Re-evaluating delayed capital projects

Capital projects were among the many aspects of life disrupted by COVID-19. Numerous companies saw their projects delayed, descoped or re-phased. Now many owners are considering restarting or even accelerating those projects–but it would be a mistake to assume that all the pieces are ready to be picked up where they were left off. For a resumed project to be successful, previous plans, safety approaches, supply chains, workforce availability, schedules and benchmarks must be re-evaluated.

As a result of COVID-19, construction industry owners, contractors and suppliers need to address both short-term and long-term business challenges while developing strategies for project execution in the new environment. Communication, collaboration and flexibility are critical for all project stakeholders.

It is best to begin with the basics: does the project still meet the business’s needs, considering that market factors may have shifted? For example, an unintended outcome of the initial wave of COVID-19 manufacturing slowdowns was a significant decrease in overall baseload energy consumption. With such a short-term decrease in commercial power needs, utilities are re-evaluating operating and maintenance cycles for existing facilities. Until the manufacturing sector sees a substantial rebound, expect that power providers will continue to evaluate upcoming maintenance and outage needs in line with current pandemic forecasts.

Fundamental tradeoffs may need to be made between cost and schedule as new goals and timelines are reassessed and negotiated. Make sure the team understands how cost or schedule will be impacted by new safety and COVID procedures. While added safety protocols on active jobsites have certainly slowed the overall pace of work in order to accommodate new social distancing norms, project teams must maintain the perspective that a lack of stringent site safety protocols could lead to far lengthier site closures due to mass infection among craft personnel, or loss of key management assets.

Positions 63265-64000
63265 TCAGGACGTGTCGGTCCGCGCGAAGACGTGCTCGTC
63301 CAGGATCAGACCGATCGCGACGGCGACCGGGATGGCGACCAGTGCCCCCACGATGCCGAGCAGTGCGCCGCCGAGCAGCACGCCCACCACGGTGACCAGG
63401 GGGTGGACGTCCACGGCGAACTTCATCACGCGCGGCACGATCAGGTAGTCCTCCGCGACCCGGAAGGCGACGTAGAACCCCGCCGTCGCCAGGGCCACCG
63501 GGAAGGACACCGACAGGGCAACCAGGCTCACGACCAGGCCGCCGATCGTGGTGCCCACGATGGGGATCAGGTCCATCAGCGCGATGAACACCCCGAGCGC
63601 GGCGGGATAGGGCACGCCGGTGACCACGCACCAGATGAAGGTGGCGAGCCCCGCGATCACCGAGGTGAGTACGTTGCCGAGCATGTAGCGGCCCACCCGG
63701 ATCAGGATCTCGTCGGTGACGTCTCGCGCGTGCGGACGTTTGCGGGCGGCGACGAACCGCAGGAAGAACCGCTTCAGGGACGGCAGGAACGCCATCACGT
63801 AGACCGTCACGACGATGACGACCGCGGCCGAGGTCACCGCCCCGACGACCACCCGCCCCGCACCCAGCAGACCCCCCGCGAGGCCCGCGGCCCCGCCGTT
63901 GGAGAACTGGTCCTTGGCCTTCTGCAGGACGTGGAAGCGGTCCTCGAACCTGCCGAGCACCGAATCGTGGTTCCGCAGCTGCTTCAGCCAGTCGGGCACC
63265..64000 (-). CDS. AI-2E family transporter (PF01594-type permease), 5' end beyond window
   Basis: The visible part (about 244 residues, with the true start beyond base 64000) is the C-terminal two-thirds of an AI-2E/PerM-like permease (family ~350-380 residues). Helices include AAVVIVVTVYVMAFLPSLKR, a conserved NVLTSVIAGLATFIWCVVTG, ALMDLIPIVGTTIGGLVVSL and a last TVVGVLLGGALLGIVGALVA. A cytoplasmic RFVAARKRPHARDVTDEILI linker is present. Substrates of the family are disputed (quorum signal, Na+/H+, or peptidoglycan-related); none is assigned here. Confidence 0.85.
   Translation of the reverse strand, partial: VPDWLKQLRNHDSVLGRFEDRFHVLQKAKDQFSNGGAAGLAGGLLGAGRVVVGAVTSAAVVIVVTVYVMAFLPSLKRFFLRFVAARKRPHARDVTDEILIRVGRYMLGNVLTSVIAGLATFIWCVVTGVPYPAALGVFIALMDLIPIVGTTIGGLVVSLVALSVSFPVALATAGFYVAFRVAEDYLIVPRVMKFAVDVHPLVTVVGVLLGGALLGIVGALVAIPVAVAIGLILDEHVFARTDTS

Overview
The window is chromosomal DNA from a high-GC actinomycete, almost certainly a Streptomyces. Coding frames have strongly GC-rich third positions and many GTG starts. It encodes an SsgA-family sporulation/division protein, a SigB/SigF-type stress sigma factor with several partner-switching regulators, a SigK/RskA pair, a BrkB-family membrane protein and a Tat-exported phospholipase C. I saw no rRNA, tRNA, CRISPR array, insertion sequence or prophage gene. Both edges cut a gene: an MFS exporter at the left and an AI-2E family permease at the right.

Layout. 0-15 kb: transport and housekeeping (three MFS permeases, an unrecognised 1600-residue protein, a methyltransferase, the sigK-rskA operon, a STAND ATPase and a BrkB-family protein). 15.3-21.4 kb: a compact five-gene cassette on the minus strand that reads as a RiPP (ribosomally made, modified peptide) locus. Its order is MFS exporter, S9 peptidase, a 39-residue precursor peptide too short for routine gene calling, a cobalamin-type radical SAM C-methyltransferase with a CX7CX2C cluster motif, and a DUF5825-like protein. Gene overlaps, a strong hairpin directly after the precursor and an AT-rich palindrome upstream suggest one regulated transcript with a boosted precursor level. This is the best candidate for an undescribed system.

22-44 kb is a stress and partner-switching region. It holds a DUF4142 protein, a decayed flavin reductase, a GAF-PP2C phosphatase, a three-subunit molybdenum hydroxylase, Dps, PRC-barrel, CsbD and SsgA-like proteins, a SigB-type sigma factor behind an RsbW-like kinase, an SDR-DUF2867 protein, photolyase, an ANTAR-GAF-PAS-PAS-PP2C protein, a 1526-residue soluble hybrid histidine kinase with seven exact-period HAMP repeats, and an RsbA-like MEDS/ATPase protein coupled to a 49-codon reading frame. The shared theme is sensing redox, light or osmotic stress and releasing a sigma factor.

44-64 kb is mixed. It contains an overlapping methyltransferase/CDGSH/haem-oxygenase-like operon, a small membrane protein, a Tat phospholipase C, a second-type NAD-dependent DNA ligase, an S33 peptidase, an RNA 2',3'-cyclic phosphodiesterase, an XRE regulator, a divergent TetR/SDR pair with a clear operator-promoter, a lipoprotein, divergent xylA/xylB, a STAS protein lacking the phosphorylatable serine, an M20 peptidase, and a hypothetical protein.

Another aspect of the project that can no longer be taken for granted is the validity of capital costs as they were assessed at project outset. Costs for contractors, labor, materials, critical process equipment, fabrication and more may have changed. Supply chains and lead times for materials and equipment may have also been dramatically affected by the pandemic. Owners and project representatives should communicate with all contractors, suppliers and vendors one-on-one, confirming that they are still available to handle the project and re-examining variables. Identify, for example, scheduling issues such as whether any milestones have been missed. It is also important to assess where contracts and financials stand, including construction work that has been completed and/or paid for. Performing a site assessment is critical for viewing construction status first-hand. Additionally, the team should re-assess where the project stands with permitting.

The pandemic and economic challenges have impacted numerous contractors in different ways. Before restarting a project, owners should review and address the previously selected contractors to verify their financial stability. Changes in the project scope and schedule could impact the proposed project team. As many contractors have downsized, key members of the project team may no longer be available. Craft availability continues to be a critical challenge, as regional labor pools are subject to myriad state and local regulations pertaining to COVID (travel, lodging, etc.), potentially impairing a contractor’s ability to ramp up to meet schedule commitments in a timely manner.